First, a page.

On June 12, 2012, the Federal Communications Commission (FCC or Commission) released a Fifth Report and Order (Order) announcing that the so-called "Viewability Rule," which mandates that cable operators with hybrid systems carry digital must-carry signals in an analog format for the benefit of analog-service customers, will sunset following a six-month transition period. As of December 12, 2012, cable operators will have additional flexibility in complying with the statutory mandate that must-carry television signals be viewable by all cable subscribers. In addition, the Commission extended the high-definition (HD) carriage exemption for eligible small cable system operators.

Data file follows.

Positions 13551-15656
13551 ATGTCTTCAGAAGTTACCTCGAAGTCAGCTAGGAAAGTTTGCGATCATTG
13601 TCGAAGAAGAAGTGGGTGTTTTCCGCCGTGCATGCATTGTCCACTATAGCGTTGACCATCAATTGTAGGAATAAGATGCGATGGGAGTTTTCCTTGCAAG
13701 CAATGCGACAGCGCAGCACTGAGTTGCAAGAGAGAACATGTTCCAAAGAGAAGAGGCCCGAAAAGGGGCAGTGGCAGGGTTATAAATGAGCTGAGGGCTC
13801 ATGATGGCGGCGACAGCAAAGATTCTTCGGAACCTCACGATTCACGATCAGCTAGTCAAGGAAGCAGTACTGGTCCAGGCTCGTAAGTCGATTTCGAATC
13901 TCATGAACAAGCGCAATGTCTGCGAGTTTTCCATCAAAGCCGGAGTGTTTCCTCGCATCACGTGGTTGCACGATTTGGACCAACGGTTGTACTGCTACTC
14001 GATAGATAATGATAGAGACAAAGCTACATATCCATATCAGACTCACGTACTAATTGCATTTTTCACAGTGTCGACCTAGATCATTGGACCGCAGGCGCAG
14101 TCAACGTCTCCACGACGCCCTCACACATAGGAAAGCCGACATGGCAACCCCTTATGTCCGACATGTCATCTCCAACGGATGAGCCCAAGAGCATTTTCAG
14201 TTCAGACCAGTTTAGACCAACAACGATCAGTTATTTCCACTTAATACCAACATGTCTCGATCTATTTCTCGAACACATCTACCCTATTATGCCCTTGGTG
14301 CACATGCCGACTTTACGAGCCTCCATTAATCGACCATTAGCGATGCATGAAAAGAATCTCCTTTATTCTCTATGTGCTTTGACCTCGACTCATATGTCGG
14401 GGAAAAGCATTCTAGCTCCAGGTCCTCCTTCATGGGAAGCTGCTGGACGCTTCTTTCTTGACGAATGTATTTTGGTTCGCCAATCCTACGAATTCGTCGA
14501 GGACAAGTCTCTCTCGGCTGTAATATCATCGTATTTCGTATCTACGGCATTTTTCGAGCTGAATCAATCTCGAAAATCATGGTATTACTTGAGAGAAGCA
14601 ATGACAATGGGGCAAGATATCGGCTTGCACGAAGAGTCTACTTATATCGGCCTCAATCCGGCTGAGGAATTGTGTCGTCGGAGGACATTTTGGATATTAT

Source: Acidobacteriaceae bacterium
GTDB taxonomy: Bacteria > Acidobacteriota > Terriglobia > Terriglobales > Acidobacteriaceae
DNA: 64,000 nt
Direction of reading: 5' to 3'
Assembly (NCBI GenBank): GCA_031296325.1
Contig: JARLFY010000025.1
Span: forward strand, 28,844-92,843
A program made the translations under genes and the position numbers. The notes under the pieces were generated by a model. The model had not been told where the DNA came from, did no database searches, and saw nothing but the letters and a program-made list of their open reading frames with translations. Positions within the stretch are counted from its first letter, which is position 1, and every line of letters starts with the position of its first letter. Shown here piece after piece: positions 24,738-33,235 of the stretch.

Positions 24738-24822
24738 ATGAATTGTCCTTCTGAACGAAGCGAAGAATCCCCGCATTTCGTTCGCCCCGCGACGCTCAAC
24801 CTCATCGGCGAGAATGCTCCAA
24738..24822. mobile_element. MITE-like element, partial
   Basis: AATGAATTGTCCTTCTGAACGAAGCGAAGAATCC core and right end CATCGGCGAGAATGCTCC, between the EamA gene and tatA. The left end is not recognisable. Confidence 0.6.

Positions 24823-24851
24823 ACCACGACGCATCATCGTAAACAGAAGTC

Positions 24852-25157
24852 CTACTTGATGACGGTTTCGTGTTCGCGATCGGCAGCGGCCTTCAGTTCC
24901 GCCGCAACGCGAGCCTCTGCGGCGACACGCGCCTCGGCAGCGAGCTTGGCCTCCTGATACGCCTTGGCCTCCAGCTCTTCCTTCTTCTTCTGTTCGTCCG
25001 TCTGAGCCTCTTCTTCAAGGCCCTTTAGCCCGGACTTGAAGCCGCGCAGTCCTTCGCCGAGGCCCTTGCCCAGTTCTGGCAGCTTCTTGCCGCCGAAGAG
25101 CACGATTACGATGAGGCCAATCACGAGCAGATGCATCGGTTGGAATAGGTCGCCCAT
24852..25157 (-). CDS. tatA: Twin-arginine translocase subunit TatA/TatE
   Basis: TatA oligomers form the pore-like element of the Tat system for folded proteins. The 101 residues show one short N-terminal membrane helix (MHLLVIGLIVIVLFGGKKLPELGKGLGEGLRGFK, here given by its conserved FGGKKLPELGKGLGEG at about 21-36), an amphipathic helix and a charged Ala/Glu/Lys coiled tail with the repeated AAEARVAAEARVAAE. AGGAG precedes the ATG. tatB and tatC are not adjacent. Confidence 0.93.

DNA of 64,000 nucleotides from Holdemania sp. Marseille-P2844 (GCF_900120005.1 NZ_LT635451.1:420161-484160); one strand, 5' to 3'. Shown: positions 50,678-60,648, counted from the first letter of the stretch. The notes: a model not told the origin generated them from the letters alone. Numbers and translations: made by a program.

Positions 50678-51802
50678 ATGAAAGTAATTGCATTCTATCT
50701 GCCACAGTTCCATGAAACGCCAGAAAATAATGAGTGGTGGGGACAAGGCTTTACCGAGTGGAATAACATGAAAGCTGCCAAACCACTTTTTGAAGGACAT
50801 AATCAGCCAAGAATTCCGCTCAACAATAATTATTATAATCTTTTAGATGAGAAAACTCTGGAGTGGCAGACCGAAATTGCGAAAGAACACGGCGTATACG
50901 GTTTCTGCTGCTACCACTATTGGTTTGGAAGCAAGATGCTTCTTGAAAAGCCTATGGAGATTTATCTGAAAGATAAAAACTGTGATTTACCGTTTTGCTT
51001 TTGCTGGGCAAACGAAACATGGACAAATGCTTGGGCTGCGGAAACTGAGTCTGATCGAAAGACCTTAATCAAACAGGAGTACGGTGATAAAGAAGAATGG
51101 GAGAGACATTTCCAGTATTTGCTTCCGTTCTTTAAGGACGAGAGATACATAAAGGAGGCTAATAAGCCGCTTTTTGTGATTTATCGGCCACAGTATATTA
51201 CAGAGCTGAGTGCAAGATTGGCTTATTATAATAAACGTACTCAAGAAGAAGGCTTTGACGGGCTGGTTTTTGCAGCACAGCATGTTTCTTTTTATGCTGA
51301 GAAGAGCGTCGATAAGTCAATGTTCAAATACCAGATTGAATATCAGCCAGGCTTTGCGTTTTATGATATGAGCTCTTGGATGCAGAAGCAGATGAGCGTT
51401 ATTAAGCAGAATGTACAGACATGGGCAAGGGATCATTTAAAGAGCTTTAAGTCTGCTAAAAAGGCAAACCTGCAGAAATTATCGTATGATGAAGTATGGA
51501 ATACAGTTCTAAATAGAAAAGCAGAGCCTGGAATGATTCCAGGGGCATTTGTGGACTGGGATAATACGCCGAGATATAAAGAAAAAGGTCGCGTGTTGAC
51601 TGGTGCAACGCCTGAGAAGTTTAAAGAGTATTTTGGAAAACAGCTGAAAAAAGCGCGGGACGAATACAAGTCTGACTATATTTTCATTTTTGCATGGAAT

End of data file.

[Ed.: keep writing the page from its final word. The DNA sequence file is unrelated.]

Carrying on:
The Communications Act provides that must-carry television signals "shall be viewable via cable on all television receivers of a subscriber which are connected to a cable system by a cable operator or for which a cable operator provides a connection." As part of broadcasters' transition to digital television and consistent with the terms of the statute, the FCC in 2007 adopted rules to ensure that after the broadcast Digital Television (DTV) transition, analog cable subscribers would continue to be able to view must-carry broadcast stations. Cable systems had two options to comply with the rule: (1) for nondigital or "hybrid" systems, carry the signals of must-carry stations in analog format to all analog cable subscribers in addition to any digital version carried; or (2) for all-digital systems, carry the signals of must-carry stations only in digital format, provided that all subscribers with analog television sets have the necessary equipment to view the broadcast content. In implementing the Viewability Rule, the Commission rejected a plan that would allow hybrid cable systems to offer equipment to analog customers so that they would be able to view digital broadcast signals, reasoning that a compliance option that involved additional subscriber equipment would be inconsistent with the statutory mandate. The Viewability Rule was put in place for three years, with the proviso that the Commission would assess its continued necessity before it was scheduled to sunset on June 12, 2012.